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The Fear of Success and Self Sabotaging

In this blog, I’d like to talk about something that can really stunt creativity: That familiar old monster- fear.

Have you ever stood at the foot of a mountain, looked up and been frozen by the sheer task ahead of you?              

Of course, few of us have really been in the shadow of Everest or Kilimanjaro in life, but the vast majority of us would have had our own personal ‘mountains’ looming over us, waiting to be conquered.

These range from completing a dissertation, preparing that all important presentation, finishing a novel, making a film or anything else which you have a vested interest in or substantial ownership over.

Typically we associate this fear in the face of a project that truly means a lot to us with a fear of failure. But interestingly, it isn’t

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necessarily the fear of failure that is the killer – it can also be the fear of succeeding.

Yes, some of us are scared of succeeding. Why? Well, that will differ depending on the person and the situation, but in general poor self esteem can lead to this; those of us who do not believe that they are ‘worthy’ of success.

Success can put us in new situations where we might feel vulnerable, it might expose weaknesses and we’d have to work on those. Succeeding also places expectations on folk; what if we can’t live up to our achievements again?

But ultimately, success can be scary because it involves a change i.e. going into the unknown – something we all fear. A common reflex to ensure we do not have to deal with that change is self-sabotaging.

We probably all know people who self sabotage – we may have done it ourselves or could be doing it right now. Common examples are procrastination, being lazy, convincing yourself you have no hope and reckless behavior coupled with bad timing, i.e. going out the night before a big presentation.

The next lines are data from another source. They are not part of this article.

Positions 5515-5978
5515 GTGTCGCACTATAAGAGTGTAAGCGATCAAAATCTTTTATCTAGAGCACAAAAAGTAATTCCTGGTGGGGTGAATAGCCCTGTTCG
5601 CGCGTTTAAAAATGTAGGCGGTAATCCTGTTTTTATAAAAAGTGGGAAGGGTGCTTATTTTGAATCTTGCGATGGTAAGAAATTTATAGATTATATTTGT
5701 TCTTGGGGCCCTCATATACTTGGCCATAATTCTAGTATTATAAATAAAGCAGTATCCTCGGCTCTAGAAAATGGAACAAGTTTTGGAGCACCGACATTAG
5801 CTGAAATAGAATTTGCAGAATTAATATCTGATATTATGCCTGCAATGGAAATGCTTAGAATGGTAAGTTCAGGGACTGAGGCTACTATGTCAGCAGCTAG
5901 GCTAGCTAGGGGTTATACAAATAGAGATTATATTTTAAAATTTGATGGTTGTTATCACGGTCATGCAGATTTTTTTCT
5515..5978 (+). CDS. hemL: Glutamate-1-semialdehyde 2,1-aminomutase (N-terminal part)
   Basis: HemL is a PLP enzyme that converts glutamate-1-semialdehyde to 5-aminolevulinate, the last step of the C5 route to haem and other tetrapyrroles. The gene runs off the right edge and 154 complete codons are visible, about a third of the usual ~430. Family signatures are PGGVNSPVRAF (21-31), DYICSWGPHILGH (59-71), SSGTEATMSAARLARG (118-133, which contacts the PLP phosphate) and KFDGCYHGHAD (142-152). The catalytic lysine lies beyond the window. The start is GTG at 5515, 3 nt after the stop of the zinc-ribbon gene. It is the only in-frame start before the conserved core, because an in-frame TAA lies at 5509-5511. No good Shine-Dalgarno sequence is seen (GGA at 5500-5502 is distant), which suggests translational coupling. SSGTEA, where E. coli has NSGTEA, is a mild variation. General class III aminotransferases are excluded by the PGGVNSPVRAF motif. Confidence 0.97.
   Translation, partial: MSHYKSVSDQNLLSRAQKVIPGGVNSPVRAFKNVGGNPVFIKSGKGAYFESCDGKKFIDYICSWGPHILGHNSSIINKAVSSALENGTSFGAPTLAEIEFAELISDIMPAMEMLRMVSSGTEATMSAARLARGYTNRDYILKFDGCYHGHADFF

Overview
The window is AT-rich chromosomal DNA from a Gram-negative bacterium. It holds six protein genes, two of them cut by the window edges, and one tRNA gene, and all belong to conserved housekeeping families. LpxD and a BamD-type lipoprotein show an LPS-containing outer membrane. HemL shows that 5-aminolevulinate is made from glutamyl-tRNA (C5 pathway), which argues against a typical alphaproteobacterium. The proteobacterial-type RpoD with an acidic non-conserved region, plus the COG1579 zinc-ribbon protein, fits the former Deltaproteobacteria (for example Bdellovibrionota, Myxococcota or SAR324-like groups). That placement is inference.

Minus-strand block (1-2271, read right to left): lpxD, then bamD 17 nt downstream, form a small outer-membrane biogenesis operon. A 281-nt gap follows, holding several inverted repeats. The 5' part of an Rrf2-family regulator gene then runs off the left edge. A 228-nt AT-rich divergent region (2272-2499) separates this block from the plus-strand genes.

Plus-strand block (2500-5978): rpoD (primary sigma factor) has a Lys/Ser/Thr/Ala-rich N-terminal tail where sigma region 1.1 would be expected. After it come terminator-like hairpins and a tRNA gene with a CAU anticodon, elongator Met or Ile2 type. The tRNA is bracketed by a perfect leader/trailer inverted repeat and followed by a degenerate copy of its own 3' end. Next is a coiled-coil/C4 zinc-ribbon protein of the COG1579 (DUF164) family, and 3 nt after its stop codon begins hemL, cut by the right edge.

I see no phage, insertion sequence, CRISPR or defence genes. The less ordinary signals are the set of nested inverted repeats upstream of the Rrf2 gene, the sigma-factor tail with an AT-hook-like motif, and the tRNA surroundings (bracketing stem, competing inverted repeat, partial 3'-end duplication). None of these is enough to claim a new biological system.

This behavior allows vicious cycles to perpetuate, meaning that we are not getting the best out of ourselves. It is nigh on impossible for creativity to thrive in these conditions. But what can be done to break this negative behavior?

Well, there are a multitude of things that can be done; from figuring out why you are self sabotaging to being more prepared and creating positive work routines. But the answer I want to focus on is by far the most essential:

Embracing that fear.

Be mindful that you are fearful of succeeding, openly admit it to yourself, and that in itself gives you valuable perspective. When you have perspective, you are no longer ‘living’ the fear but ‘watching’ it – there’s a degree of separation. As soon as you embrace fear, you begin to neutralise it – the grip starts to become looser.

Acknowledging the fact that we are vulnerable is a courageous act within itself and can be very empowering – which in turn can lead to further positive action, which can lead to more, and more and more… and before you know it, the sun is out, the birds are singing and you are the creative, productive you that you want to be.

So the next time you’re working on that all important project and you catch yourself watching TV when you should be working, or if negative thoughts creep into your mind that erode any belief, look a little deeper. Be honest with yourself. Allow yourself to feel vulnerable and embrace any fear that might be present…

…it is a brave thing to do, and it just might help you get the very best out of yourself. Surely that is worth the effort, isn’t it?


About Amir:

“My name is Amir Bazrafshan. I am a filmmaker and currently Head of Production at indie distributors Crabtree Films and soon to be Director at my own business Apricot Creative Video.”

Twitter: @amir_hb